Ways to protect your information:
- Read the user and privacy agreements first
- Decide on who sees your posts and images by selecting the individuals/groups that can see them
- Keep your passwords private and use new passwords with letters, capitals, numbers, and special characters
- Log-off of websites that you have signed into before walking away from the device
Sharing, Using, Remixing Information and Ideas
Today it is easier than ever to find information, create new work, and modify the work of others. Being a digital citizen means giving credit to the individual(s) that first began the idea.
Be sure to provide a reference to ideas, writing, video, audio, images (and other technologies not yet even created yet) that you use or modify. Always credit the individual or organization for the idea you may be sharing. Otherwise you are taking credit for an idea that is not yours and this is a form of stealing.
This will also help ensure that people and companies receive the credit and income that they deserve for their hard work in creating their Intellectual Property. Unauthorized downloading or streaming of the work of others is not fair to those that created the work. For an example of ways to use and share ideas, check out this video on Creative Commons.
Intellectual Property: property that results from original creative thought, as patents, copyright material, and trademarks.
Finding Useable Resources
Did you know that you can tailor your Google search to find the resources that you can use based on how the creator(s) of the materials intended? Here is an example:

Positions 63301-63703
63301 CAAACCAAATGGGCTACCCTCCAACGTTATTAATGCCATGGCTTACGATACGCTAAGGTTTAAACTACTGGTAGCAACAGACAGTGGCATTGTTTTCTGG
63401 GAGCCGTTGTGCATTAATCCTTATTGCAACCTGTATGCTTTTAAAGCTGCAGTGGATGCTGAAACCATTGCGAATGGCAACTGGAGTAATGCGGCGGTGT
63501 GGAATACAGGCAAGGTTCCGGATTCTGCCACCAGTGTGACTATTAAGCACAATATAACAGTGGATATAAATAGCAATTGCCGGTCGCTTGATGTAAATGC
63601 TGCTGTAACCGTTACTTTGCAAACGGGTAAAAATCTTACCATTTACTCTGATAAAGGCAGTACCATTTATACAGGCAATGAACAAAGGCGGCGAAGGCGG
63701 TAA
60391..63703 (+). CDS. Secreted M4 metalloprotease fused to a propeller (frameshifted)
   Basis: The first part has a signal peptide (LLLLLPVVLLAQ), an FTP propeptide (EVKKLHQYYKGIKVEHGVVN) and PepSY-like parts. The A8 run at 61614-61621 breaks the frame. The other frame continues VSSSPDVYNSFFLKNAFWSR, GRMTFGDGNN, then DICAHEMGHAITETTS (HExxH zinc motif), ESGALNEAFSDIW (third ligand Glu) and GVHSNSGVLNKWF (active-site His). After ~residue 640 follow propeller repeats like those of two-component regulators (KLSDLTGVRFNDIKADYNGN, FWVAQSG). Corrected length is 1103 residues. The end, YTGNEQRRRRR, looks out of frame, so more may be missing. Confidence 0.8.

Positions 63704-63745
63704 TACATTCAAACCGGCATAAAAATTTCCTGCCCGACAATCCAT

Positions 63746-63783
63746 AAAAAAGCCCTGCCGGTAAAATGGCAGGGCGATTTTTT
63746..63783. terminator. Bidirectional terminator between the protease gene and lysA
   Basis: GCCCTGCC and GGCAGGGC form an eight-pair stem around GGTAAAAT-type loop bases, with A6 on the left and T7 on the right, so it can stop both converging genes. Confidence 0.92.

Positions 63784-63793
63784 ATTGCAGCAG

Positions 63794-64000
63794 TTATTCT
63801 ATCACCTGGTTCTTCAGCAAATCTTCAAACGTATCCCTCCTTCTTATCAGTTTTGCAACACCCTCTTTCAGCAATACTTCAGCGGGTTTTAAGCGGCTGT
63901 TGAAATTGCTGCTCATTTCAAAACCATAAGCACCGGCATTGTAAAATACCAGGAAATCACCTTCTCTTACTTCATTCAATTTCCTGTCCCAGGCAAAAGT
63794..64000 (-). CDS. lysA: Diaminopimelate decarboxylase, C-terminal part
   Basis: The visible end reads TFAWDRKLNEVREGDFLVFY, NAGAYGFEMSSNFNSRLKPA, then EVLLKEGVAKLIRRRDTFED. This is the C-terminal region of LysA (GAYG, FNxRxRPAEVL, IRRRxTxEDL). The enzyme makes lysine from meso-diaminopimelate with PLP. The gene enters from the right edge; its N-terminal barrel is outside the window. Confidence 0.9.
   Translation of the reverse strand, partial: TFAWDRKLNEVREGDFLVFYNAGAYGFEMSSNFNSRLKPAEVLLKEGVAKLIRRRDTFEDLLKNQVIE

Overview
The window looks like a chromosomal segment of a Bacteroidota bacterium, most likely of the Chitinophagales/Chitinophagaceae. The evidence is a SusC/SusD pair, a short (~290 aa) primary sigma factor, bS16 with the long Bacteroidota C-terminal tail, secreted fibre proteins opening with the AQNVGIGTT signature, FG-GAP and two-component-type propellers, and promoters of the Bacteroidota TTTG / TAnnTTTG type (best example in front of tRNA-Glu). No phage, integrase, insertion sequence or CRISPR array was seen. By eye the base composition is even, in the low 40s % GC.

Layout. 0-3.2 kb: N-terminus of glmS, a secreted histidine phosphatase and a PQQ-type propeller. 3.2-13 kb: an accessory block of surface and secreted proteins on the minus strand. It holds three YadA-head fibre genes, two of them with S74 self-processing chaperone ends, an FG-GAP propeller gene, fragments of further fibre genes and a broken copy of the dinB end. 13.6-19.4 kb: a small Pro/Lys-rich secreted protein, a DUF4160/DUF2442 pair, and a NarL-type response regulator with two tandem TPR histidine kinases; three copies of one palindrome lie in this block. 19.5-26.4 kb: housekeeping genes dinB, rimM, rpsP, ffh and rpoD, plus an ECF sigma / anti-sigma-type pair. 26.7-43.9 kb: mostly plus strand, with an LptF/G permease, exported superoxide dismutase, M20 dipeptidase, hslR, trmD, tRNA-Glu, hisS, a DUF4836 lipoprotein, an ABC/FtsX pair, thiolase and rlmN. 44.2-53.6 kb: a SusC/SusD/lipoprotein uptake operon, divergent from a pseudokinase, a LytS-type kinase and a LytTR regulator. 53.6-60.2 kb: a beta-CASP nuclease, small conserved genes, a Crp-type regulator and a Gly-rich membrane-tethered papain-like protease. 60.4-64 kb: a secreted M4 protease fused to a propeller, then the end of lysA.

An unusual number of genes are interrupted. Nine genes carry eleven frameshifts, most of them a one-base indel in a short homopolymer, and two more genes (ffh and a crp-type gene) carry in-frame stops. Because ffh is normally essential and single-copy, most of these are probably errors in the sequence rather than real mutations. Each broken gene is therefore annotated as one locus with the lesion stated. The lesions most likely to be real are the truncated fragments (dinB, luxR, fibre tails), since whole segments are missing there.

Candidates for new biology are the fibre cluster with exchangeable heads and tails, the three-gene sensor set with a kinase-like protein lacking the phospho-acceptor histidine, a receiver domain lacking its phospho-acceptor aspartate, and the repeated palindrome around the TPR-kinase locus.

Create a Minecraft world or add to an existing world that teaches others about digital etiquette or “netiquette.”
Create a video to share with others on what they need to know about intellectual property use.
Create and publish a blog about how we can use technology to share culture and learn about cultures.
Using Sketch (or another digital tool) create a poster on being a digital citizen.
At this point, the Digital Citizenship Media Rubric can be filled out (and adjusted as needed). You can access the rubric by downloading this lesson’s assets folder (ZIP).
Think back to the information on the slides, in the videos, and the work you completed in the activities section and answer the following.
- Explain what being a digital citizen means to you in your daily life.
- Provide some key points about digital citizenship that you would you share with a younger student.
- Now that I know more about digital citizenship I will…
- What is my responsibility to preserve and protect cultures that are not my own online?
- The Ontario Curriculum: Health and Physical Education
- The Ontario Curriculum: Language (PDF)
- Government of Canada: Get Cyber Safe
- Nunavut Department of Education: English Language Arts
- Nunavut Department of Education: Nunavut Approved Curriculum and Teaching Resources (PDF)
- Media Smarts: Common Portrayals of Aboriginal People